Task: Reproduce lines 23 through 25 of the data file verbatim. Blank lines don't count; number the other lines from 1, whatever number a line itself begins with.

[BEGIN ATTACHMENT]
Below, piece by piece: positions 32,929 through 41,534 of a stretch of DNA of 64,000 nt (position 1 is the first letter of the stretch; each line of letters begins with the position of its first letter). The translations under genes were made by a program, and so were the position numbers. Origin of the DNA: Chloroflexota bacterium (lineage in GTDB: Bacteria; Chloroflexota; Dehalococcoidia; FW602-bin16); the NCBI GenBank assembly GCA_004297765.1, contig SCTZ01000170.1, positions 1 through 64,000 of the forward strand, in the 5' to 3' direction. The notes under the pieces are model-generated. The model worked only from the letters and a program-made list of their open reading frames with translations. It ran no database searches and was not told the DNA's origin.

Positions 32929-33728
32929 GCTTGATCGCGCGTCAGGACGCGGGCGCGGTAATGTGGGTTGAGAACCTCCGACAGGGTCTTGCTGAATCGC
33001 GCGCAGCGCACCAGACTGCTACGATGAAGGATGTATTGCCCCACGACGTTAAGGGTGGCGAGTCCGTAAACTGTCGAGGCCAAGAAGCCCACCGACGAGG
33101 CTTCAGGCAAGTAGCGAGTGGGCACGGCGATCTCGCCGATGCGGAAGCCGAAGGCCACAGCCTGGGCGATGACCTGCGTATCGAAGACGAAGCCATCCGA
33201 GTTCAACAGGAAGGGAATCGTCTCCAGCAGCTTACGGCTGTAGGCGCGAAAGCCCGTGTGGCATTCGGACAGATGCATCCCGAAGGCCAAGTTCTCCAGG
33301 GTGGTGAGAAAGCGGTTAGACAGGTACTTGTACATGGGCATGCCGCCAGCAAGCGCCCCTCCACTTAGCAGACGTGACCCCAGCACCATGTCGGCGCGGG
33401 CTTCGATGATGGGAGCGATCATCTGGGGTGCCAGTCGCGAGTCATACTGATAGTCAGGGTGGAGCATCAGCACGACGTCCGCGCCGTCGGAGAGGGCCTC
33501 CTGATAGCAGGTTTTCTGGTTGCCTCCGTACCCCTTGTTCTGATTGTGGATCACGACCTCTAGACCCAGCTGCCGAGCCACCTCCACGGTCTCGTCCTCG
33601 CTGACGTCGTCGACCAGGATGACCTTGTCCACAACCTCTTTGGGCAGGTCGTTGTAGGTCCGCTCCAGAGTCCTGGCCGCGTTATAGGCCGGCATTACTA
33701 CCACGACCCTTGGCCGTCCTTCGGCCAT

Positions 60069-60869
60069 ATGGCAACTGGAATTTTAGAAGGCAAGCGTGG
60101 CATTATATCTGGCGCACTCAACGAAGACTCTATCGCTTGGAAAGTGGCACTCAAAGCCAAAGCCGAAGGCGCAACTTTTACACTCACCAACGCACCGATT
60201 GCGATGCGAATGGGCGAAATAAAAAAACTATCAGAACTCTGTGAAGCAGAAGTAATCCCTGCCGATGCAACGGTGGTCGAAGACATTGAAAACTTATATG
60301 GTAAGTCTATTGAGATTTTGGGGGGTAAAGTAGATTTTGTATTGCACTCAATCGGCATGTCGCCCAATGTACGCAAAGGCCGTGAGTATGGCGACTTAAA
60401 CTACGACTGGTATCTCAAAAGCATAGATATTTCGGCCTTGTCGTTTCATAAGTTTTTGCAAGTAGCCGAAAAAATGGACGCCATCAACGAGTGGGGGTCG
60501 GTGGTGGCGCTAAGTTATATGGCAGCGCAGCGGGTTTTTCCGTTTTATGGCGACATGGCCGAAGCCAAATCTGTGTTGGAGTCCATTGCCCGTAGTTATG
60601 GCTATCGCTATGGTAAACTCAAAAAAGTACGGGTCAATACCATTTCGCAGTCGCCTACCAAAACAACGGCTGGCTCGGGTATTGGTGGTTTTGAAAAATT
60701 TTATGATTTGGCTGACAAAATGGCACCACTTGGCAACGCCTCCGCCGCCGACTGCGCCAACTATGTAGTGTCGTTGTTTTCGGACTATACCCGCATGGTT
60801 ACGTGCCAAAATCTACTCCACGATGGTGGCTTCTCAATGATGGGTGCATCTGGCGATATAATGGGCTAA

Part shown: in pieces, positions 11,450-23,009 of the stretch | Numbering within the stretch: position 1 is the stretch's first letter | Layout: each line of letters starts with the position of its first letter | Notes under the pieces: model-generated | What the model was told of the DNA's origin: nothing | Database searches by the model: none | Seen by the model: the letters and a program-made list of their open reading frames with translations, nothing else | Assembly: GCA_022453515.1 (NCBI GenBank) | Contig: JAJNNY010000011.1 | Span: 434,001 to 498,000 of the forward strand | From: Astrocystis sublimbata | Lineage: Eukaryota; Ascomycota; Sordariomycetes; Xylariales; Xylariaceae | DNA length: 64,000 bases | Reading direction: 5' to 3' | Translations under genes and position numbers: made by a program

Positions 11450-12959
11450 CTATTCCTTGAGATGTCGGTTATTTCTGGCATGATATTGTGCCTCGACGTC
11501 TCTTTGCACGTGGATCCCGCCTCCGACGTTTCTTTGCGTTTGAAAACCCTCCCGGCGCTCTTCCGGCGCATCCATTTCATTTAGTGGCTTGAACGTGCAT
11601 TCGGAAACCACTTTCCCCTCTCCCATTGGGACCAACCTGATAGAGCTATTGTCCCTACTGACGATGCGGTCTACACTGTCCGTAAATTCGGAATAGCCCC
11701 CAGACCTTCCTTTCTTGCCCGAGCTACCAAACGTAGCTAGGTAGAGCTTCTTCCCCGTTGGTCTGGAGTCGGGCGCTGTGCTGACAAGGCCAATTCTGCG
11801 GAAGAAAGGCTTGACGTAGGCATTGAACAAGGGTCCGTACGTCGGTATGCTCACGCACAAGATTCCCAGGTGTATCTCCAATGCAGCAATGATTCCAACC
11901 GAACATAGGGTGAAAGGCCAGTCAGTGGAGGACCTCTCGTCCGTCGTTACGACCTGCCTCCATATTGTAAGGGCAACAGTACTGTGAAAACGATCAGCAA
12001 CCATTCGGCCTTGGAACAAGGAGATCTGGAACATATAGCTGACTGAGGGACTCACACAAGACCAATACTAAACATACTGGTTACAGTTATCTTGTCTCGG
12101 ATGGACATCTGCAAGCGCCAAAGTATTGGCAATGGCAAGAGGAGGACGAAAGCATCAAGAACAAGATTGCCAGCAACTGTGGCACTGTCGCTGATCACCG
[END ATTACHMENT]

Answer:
Positions 11450-12959
11450 CTATTCCTTGAGATGTCGGTTATTTCTGGCATGATATTGTGCCTCGACGTC
11501 TCTTTGCACGTGGATCCCGCCTCCGACGTTTCTTTGCGTTTGAAAACCCTCCCGGCGCTCTTCCGGCGCATCCATTTCATTTAGTGGCTTGAACGTGCAT